Flow cytometry (FC) has proven to be a useful addition to the methods available for the diagnosis of malignancies and disorders of the immune system in human medicine. The ability to assess multiple parameters simultaneously sets FC apart from other diagnostic technologies. Combined with the use of monoclonal antibodies (mAbs) it is been possible to characterize complex populations of cells based on differences in cell size, light scattering characteristics and differences in the expression of one or more membrane molecules on cell subsets. This precision of phenotyping cells has facilitated distinction between neoplastic and benign conditions, diagnosis and classification of lymphomas and leukemias, the assessment of other neoplastic and pre-neoplastic disorders such as plasma cell dyscrasias and myeloblastic syndromes and the detection of minimal residual disease in patients with acute leukemia or chronic lymphoid leukemia. The high degree of accuracy and sensitivity has helped minimize the inherent uncertainties of diagnosis by microscopy.
The development of equivalent mAbs for use in food and companion animals now affords an opportunity to extend the technology to veterinary medicine. One of the goals of the NACCA is to develop a diagnostic service to aid clinicians in the diagnosis of malignancies and the determination of what therapeutic strategies should be employed to control the malignancy. A fully operational flow cytometry facility has been developed in the College of Veterinary Medicine for use in research and clinical medicine. Sets of mAbs have been developed for use with cats, dogs, horses, lamas, cattle, goats, sheep, and other species such as rabbits. Additional mAbs have been made by other investigators and are available commercially or through direct contact with the originator of the mAbs.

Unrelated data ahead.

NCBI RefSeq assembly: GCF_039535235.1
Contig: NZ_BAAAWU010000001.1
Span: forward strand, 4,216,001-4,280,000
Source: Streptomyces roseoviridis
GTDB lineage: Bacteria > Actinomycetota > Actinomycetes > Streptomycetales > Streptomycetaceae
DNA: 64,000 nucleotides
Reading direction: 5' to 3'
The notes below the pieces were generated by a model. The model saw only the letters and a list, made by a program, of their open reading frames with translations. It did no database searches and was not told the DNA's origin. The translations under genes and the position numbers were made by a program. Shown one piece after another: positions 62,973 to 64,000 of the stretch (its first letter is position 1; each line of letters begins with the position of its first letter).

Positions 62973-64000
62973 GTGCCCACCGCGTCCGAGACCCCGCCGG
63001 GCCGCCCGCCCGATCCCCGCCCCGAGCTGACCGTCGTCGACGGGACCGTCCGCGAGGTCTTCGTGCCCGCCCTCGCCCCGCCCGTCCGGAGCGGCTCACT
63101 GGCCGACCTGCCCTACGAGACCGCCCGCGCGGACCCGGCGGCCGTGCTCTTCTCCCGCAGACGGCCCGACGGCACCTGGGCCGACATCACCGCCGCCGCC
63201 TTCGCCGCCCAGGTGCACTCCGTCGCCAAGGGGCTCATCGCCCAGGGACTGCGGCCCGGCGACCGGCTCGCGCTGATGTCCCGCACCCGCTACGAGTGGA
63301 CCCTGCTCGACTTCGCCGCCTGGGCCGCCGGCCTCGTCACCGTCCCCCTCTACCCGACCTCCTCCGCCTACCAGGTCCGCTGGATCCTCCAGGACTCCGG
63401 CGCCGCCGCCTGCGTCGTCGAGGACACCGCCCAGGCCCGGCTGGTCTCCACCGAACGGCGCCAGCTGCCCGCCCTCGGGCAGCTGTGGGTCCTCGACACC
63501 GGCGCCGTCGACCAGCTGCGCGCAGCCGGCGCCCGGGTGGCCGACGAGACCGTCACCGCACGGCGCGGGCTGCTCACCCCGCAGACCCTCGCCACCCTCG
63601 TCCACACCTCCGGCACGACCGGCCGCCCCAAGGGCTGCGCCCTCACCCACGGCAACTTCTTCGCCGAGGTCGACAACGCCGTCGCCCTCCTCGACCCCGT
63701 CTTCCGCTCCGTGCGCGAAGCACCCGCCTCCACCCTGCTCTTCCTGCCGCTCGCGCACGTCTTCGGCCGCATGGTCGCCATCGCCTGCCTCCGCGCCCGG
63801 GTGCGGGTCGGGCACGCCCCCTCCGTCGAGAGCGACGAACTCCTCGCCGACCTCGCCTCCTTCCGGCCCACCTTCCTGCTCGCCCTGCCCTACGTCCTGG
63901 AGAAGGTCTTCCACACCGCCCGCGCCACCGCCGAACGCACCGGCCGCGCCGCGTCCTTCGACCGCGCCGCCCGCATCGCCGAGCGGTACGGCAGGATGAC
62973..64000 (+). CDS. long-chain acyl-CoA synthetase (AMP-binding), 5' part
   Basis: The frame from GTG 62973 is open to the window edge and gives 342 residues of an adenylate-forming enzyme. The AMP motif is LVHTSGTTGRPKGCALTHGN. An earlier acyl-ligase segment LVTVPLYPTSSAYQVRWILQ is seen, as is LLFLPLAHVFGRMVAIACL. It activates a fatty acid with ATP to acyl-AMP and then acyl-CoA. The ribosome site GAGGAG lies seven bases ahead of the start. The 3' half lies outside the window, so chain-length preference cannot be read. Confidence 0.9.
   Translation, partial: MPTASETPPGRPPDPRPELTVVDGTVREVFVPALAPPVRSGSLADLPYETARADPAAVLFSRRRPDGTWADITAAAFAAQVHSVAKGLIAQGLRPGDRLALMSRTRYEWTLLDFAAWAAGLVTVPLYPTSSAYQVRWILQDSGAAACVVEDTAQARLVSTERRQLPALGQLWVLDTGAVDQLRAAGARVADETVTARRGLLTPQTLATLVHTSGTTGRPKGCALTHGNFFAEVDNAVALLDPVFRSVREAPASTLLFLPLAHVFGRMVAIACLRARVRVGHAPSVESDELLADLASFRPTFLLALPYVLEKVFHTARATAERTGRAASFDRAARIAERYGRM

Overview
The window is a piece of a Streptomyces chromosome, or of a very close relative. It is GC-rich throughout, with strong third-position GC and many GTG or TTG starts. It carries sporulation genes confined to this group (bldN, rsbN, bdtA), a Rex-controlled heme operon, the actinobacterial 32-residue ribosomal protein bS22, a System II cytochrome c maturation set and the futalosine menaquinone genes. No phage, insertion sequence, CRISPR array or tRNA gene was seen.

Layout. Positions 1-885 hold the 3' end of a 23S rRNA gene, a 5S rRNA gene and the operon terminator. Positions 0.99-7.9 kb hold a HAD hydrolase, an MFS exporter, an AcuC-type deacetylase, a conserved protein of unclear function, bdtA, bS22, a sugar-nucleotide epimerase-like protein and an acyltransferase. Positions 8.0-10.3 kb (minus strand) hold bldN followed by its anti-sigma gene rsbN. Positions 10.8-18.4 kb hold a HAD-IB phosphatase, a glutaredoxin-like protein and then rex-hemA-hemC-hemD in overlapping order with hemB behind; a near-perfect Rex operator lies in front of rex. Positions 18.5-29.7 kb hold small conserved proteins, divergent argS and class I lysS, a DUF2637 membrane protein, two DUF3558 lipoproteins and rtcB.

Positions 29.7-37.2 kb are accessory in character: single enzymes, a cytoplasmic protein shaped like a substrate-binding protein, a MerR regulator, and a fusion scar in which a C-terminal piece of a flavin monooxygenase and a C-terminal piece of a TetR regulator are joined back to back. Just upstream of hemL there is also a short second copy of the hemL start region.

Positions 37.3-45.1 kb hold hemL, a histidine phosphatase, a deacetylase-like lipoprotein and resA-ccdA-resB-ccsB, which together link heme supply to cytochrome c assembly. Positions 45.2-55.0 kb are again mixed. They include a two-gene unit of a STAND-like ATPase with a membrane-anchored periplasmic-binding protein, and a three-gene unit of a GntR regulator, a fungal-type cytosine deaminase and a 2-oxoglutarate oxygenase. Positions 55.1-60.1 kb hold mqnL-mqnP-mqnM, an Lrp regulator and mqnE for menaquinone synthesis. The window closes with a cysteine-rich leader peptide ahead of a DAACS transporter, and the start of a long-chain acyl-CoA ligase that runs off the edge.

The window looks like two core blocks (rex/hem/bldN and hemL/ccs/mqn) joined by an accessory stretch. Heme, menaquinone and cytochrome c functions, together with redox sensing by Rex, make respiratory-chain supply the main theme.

Service fees and donations will be used to develop and maintain the clinical service. The program will afford an opportunity for training residents and students in the use of FC to distinguish various types of malignancies and determine the effect of chemotherapy on function of the immune system.
Written by Dr. William Davis, Washington State University.